Wealth Check: 'How can I save money for my son's university fees?'

Gina Musa works as a parent partnership co-ordinator for a local authority, giving support and information on education to parents of children with special needs.

Gina Musa works as a parent partnership co-ordinator for a local authority, giving support and information on education to parents of children with special needs.

Her son will be sitting GCSEs next year and wants to go to a performing arts school and possibly on to further education. Ms Musa wants to know how to invest the money from her maturing savings plan over the next three to four years, so it can go towards her son's college costs, and what she should do with her Barclays shares.

She also wants to know whether to move her pension monies into the local government schemes. She hopes to work in an area closer to her outside interests once her son is at college and would consider moving to a smaller property to finance this.


Education: Teacher training; diploma in counselling

Salary: £25,000

Debt: Credit card paid off each month

Property: Five-year fixed mortgage at 5.59 per cent

Savings: Cash Isa (about £4,000). Savings policy of about £7,500 that matures in June; 111 Barclays shares.

Pension: Local government pension scheme since 1999. Pension from teaching and private pension.

Outgoings: Standing orders, about £800 a month; others, about £600 a month

We put her case to Patrick Connolly at John Scott & Partners, Vivienne Starkey at Equal Partners and Caroline Anstee of Fiona Price.


Ms Musa will need access to the money from her savings plan quite soon, so a cash account is the only sensible option. Three to four years is too short of a timescale for investment in the markets.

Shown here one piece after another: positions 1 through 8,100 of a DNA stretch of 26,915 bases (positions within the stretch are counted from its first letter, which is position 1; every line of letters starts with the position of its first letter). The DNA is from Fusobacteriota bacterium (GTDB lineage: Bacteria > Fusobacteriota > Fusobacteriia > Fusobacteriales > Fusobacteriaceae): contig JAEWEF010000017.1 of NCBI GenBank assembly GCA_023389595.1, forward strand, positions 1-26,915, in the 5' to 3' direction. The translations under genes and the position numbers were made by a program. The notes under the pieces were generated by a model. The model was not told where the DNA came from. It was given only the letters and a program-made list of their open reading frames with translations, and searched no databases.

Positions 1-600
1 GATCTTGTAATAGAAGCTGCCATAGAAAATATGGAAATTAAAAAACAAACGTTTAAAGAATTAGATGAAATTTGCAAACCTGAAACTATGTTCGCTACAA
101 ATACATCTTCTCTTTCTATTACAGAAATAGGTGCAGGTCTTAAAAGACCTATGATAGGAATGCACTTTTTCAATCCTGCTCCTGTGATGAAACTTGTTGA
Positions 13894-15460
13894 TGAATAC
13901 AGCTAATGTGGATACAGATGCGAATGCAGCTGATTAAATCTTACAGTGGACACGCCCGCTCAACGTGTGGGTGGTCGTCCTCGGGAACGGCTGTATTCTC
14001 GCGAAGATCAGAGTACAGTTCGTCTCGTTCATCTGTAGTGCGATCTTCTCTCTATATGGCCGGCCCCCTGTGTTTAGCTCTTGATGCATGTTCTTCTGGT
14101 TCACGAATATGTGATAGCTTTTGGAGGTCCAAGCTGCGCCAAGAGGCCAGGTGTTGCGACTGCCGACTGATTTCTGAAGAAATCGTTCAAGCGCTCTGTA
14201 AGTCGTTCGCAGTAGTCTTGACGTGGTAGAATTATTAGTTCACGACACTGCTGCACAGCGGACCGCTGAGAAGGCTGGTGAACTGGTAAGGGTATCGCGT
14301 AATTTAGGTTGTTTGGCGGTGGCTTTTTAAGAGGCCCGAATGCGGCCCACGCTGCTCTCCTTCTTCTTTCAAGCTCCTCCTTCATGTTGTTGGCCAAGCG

Mr Connolly says that Ms Musa should first use up her cash Isa allowances (£3,000 in this tax year) and then get a competitive deposit account for the rest. He recommends Marks & Spencer (4.5 per cent) or Abbey's postal Isa (4.6 per cent) for the tax-free funds and ING Direct (4.41 per cent) for the balance.

Ms Starkey suggests Intelligent Finance for the Isa (4.6 per cent), as a savings bank with consistently competitive rates. She sounds a note of caution about accounts that offer introductory bonuses: they pay more up front but might not be competitive after the bonus rate ends.


Given that Ms Musa has no other equity investments, her Barclays shares (worth about £500 at the moment) represent a relatively high-risk investment. Mr Connolly suggests that if Ms Musa does want to keep some exposure to the markets, a collective investment such as a unit or investment trust would suit her better. If that is too much risk, then she should sell the shares and put the money into a deposit account.

Ms Starkey points out that selling through a flat fee dealing service is the cheapest way to realise the capital.


Ms Anstee points out that Ms Musa is in a fortunate position as a member of the local government pension scheme. Ms Musa might even want to use some of the money from her savings plan to top up her local government pension, as this will build up her entitlement and provide a cushion, should she go freelance. Transferring the private pension will depend on whether the local government scheme will accept it; there might be exit penalties. Ms Starkey says that the pension is likely to be an old-style scheme with quite high charges. An alternative might be to change to a stakeholder plan.

Consolidating her public-sector pensions should be easier, and she can add her years of service from teaching to her current arrangements. As long as her current salary is higher than her teaching salary, this is worth considering,


If Ms Musa's son does go on to higher education, he will have to pay university fees (£3,000 a year under the Government's proposed top-up fees). If Ms Musa does move to a cheaper house this will free up funds, but in the meantime, Ms Starkey says it is important to save as much as possible.


Ms Anstee suggests that Ms Musa might want to review her mortgage arrangements to see if a better deal is on offer. But she cautions that there might be penalties on her current, fixed-rate loan. Those penalties, Ms Starkey says, could outweigh any savings.

Although moving house will free up capital, Ms Starkey has an alternative suggestion. If there is space in the house when her son moves out, Ms Musa could consider letting a room. Under the Government's Rent a Room scheme, the first £4,250 of annual rent is tax free.

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